*A limit theorem for the moments in space of Brownian local time increments*.

We present a limit theorem for moments in space of the increments of Brownian local time. As special cases for the second and third moments, previous results by Chen et al. and Rosen, which were later reproven by Hu and Nualart and Rosen are included and a conjecture of Rosen for the fourth moment is settled. In comparison to the previous methods of proof, we follow a fundamentally different approach by exclusively working in the space variable of the Brownian local time, which allows to give a unified argument for arbitrary orders. The main ingredients are Perkins' semimartingale decomposition, the Kailath-Segall identity and an asymptotic Ray-Knight Theorem by Pitman and Yor.

- Th, Apr 27th, Brian Caffo (Johns Hopkins),
*Am I my connectome? Fingerprinting with repeated resting state functional MRI data*.

In the context of resting state functional MRI (rs-fMRI), fingerprinting is the practice of matching a set of subjects to themselves using only rs-fMRI correlations. The quality of the matching is then validated using the subjects' IDs. A statistical inference on this matching is often performed using permutation tests. We discuss many aspects of this process in this talk. First, we discuss desired invariances in the matching process and distance metric. Secondly, we discuss matching statistics and strategies and the resulting null distributions they induce. Thirdly, we discuss variations on the null hypothesis, which is typically left unspecified despite the calculation of a permutation based null distribution. We discuss these topics in the context of the rich history of this problem, spanning over two centuries from Montmort's matching problem.

FALL SEMESTER 2016

- Th, Sep 22nd, David Lipshutz (Brown University),
*Sensitivity analysis for the invariant measure of reflected Brownian motion*.

Reflected Brownian motions (RBMs) in polyhedral cones arise in a variety of applications ranging from queueing theory to mathematical finance. The invariant measure of an RBM (assuming it exists) is often used to approximate the long time behavior of the RBM, and depends on parameters that describe the RBM - namely, the drift vector, covariance matrix and directions of reflection. The focus of this talk is to understand sensitivities of the invariant measure to these parameters. In particular, we show that sensitivities of the invariant measure can be characterized using the invariant measure of a joint process which consists of an RBM and its so-called pathwise derivative. One of the main challenges is to establish existence and uniqueness for the invariant measure of this joint process.

- Tu, Sep 29th, Soumendra Lahiri (NCSU),
*A frequency domain empirical likelihood method for irregularly spaced spatial data*.

In this talk, we consider empirical likelihood methodology for irregularly spaced spatial data in the frequency domain. The main result of the paper shows that upto a suitable (and nonstandard) scaling, Wilk’s phenomenon holds for the logarithm of the empirical likelihood ratio in the sense that it is asymptotically distribution free and has a chi-squared limit. As a result, the proposed spatial FDEL method can be used to build nonparametric, asymptotically correct confidence regions and tests for a class spectral parameters that are defined through spectral estimating equations. A major advantage of the method is that unlike the more common studentization approach, it does not require explicit estimation of the standard error, which itself is a difficult problem due to intricate interactions among several unknown quantities, including the spectral density of the spatial process, the spatial sampling density and the spatial asymptotic structure. Applications of the methodology to some important inference problems for spatial data are given. Joint work with Soutir Bandyopadhyay and Dan Nordman.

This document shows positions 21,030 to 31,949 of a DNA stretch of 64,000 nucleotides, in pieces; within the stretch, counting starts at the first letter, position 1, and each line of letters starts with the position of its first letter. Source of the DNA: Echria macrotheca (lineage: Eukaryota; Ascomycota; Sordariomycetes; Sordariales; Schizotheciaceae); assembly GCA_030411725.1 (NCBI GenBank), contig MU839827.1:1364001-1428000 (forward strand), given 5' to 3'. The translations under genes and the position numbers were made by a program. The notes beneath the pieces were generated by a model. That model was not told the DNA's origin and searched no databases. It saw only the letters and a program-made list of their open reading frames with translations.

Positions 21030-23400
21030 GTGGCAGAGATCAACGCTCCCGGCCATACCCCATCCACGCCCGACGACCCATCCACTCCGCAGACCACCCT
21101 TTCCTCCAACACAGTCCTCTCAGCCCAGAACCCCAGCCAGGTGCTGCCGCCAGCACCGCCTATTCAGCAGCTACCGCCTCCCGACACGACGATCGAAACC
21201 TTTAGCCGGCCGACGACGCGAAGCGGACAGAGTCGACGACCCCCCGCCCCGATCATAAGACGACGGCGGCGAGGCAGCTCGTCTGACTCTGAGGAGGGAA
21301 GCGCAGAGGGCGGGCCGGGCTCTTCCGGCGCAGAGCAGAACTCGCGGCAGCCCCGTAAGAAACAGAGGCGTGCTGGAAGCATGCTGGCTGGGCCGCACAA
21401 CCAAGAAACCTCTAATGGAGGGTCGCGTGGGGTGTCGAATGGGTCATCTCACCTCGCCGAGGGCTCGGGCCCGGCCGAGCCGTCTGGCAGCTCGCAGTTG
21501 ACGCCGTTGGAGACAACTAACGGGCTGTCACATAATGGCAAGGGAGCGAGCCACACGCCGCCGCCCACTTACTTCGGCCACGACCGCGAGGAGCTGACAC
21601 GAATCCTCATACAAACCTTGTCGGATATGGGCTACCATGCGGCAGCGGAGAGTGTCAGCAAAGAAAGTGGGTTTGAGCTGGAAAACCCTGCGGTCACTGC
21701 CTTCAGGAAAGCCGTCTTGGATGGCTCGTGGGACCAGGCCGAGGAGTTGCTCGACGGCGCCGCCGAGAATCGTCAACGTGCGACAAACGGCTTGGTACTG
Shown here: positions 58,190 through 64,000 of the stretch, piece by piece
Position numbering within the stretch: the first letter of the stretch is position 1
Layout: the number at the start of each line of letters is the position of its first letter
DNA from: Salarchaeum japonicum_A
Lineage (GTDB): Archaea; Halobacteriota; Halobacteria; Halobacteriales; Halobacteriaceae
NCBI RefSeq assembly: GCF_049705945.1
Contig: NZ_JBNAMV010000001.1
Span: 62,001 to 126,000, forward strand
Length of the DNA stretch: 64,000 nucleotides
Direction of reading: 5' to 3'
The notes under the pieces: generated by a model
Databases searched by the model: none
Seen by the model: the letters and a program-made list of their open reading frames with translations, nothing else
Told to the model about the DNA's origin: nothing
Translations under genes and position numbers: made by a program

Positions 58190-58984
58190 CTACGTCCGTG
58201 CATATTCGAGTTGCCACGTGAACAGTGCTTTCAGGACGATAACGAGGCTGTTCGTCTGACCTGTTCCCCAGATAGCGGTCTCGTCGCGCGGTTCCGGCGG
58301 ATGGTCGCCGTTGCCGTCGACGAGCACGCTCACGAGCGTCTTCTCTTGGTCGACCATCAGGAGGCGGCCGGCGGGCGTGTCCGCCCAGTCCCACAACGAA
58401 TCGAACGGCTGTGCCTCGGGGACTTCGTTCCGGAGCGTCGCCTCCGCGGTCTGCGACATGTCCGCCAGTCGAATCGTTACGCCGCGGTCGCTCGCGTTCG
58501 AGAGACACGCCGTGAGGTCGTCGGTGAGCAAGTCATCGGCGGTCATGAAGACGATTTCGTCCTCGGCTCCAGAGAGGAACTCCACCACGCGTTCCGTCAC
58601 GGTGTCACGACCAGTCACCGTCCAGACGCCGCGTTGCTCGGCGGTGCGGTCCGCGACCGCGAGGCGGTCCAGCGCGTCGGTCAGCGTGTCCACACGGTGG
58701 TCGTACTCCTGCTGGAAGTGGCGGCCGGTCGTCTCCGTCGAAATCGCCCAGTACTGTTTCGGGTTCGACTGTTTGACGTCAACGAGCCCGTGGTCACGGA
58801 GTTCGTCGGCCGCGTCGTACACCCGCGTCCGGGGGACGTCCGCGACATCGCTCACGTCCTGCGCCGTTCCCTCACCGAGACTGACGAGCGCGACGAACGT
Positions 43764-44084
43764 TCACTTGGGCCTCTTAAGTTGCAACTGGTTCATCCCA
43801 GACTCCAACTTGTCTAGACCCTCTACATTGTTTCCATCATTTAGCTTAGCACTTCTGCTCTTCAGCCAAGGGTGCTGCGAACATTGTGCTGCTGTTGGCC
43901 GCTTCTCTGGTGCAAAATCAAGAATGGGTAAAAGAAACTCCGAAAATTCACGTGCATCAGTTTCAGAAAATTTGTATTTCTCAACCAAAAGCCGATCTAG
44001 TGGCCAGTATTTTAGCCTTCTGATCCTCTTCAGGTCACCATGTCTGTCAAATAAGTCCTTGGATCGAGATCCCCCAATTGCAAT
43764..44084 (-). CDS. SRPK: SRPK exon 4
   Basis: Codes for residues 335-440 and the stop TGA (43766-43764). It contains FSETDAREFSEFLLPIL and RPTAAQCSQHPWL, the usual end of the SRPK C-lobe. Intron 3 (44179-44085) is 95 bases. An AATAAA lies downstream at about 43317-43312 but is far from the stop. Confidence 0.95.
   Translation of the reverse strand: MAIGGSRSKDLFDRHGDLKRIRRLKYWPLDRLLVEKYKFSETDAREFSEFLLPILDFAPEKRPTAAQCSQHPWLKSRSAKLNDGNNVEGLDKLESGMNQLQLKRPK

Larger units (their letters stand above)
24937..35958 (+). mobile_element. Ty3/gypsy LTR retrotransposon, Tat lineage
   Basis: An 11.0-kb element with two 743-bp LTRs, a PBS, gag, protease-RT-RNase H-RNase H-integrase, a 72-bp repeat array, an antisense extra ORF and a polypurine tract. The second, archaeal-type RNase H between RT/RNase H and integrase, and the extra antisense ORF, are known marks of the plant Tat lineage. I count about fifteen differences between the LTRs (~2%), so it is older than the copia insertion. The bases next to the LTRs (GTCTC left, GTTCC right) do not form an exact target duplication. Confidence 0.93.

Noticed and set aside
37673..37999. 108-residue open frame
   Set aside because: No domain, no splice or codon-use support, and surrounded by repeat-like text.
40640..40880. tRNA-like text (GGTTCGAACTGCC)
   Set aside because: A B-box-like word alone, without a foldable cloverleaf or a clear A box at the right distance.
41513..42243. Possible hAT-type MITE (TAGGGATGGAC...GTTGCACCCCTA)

- Th, Oct 6th, Harry Crane (Rutgers University),
*The edge exchangeable framework for network modeling*.

Most of the statistical networks literature focuses on theory and methods for inference for data from one of a few default models. For several reasons, these default models, e.g., stochastic blockmodels and graphon models, fail to possess basic statistical properties, raising questions about the soundness of inferences based on these models. I will outline a general framework that clarifies the major issues of statistical network modeling and lends some insight for resolving them. Within this framework, I introduce the class of edge exchangeable network models, which addresses the longstanding problem of modeling sparse network structures in a way the permits sound inference. This is joint work with Walter Dempsey, U. Michigan.

- Fr, Oct 13th, Kung-Sik Chang (University of Iowa),
*Inference for threshold diffusions*.

The threshold diffusion model assumes the underlying diffusion process to have a piece-wise linear drift term and a piece-wise smooth diffusion term, which is useful for analyzing nonlinear continuous-time processes. In practice, the functional form of the diffusion term is often unknown. We develop a quasi-likelihood approach for testing and estimating a threshold diffusion model, by employing a constant working diffusion term, which amounts to a least squares approach. Large-sample properties of the proposed methods are derived under mild regularity conditions. Unlike the discrete-time case, the threshold estimate admits a closed-form asymptotic distribution. We apply the threshold model to examine the nonlinearity in the term structure of a long time series of US interest rates.